$900 Million More in Outrageous Military Spending
Policy + Politics

$900 Million More in Outrageous Military Spending

  • The ships are way over budget, as usual
  • Their capabilities are unproven and may not function
  • Why are we wasting this money?
REUTERS/Mike Blake

The Navy’s Littoral Combat ship program has long been plagued with contract issues, cost overruns and functional problems that have prompted officials to consider whether to scale back the program or scrap it completely. 

In the latest blow to the program, the Government Accountability Office released a scathing review of newly built ships that just joined the fleet—ships that together cost nearly $900 million more than originally estimated. 

Related: The Pentagon’s Incredible $1.5 Trillion Mistake 

The Littoral Combat Ships were supposed to cost $220 million each, but eventually ballooned to $631 million and $704 million, respectively, the report said.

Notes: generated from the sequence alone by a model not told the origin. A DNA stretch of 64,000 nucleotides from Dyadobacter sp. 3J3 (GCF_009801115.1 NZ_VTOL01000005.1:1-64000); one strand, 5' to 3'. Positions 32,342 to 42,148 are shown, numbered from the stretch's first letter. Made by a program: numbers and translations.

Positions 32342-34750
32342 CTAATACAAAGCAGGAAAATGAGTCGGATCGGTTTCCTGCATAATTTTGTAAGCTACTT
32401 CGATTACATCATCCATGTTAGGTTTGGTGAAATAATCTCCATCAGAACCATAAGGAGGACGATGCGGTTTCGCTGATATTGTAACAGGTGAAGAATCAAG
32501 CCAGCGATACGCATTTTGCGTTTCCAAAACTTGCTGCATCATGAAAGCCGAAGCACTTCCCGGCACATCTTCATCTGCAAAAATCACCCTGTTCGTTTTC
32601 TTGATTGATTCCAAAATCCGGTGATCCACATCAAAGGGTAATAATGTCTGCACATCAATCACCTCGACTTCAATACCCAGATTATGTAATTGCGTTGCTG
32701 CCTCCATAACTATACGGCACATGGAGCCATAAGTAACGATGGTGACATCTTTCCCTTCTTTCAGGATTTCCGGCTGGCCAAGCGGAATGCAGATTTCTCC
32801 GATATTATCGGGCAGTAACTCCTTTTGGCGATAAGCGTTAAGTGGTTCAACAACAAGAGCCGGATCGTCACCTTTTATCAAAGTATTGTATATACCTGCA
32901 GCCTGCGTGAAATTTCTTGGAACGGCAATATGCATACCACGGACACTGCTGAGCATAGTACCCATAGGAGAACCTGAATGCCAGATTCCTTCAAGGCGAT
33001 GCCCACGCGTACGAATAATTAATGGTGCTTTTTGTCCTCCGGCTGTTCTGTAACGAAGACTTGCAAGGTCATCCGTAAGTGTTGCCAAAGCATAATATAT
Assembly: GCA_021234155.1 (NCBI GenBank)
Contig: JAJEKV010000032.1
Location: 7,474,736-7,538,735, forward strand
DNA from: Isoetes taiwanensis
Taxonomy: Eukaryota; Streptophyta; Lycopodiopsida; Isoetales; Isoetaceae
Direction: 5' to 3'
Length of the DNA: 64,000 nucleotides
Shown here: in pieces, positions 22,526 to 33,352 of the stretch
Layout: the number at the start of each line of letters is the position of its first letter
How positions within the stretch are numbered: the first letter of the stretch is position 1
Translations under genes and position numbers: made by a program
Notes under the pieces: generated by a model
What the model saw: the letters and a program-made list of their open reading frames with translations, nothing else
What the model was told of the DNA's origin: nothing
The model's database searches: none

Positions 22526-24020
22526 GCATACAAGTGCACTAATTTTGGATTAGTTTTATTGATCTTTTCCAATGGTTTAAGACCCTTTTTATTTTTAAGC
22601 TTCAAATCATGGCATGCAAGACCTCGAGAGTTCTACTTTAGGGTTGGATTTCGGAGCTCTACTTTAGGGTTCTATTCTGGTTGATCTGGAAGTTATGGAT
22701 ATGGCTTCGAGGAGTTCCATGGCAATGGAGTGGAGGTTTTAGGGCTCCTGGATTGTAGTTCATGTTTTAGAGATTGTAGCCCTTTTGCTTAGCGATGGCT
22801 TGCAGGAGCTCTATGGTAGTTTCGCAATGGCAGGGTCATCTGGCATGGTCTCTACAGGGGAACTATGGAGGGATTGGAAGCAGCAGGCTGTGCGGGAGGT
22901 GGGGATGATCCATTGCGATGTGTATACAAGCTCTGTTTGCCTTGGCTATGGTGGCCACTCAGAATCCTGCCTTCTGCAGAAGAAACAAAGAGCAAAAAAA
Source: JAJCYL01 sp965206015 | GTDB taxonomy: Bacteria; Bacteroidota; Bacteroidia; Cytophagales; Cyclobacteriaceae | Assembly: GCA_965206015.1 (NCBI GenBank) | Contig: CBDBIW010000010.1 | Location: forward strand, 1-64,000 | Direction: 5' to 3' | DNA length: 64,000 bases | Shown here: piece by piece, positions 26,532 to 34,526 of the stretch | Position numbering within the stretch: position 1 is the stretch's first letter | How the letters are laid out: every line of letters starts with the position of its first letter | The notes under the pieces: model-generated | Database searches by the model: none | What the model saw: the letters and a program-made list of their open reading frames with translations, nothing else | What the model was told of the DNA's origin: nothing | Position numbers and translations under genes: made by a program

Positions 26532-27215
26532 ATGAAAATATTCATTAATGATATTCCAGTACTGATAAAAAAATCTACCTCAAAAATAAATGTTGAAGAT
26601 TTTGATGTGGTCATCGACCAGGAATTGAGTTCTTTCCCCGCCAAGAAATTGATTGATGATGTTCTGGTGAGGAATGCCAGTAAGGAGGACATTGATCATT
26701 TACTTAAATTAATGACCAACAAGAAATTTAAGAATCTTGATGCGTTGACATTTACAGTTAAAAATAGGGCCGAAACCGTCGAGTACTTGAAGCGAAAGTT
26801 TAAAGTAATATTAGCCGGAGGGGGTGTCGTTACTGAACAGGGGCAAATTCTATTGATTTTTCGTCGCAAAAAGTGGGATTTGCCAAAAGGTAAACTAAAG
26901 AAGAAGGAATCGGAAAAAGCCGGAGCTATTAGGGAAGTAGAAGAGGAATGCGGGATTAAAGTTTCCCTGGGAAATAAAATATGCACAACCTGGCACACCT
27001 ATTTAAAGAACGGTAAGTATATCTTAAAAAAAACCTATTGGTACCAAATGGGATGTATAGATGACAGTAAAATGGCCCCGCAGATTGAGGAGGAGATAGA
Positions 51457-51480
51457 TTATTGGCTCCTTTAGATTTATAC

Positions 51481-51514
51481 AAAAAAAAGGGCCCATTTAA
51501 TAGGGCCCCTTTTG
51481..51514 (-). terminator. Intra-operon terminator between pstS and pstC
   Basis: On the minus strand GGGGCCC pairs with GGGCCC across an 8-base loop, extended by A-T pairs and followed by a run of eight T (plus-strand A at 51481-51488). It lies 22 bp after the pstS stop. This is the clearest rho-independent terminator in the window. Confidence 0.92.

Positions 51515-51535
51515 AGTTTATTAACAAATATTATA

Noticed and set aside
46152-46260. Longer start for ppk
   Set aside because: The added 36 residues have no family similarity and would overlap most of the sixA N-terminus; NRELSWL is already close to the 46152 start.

Auditors blamed the Navy for quickly rushing through federal guidelines and using waivers to get around agency standards. Though GAO made clear that no laws were broken, it suggested that the less-than-thorough testing process led to cost increases and “knowledge gaps” that prevent the Navy from knowing how well the ships will be able to perform. 

The Littoral Combat Ships were originally intended to be futuristic, multi-purpose vessels that would ultimately replace coastal patrol boats. They were meant for air warfare, surface warfare, undersea warfare and mine hunting, but auditors have questioned whether they will ever be able to perform in combat. Earlier this year, the Navy contemplated replacing the fleet entirely with new ships, according to National Defense Magazine. 

“So right now the question really is what are we going to do with these ships,” Eric Wertheim, author of the U.S. Naval Institute Guide to Combat Fleets of the World, told the San Diego Union Tribune. 

The ships have been under scrutiny for years—and their ballooning price tag prompted Defense Secretary Chuck Hagel to cut back the $15 billion program from 52 ships to 32 ships this April, and defense experts say the program could be scaled back even further. 

Navy officials, for their part, say they are already changing how they manage their contracts and have new ways to control program costs. 

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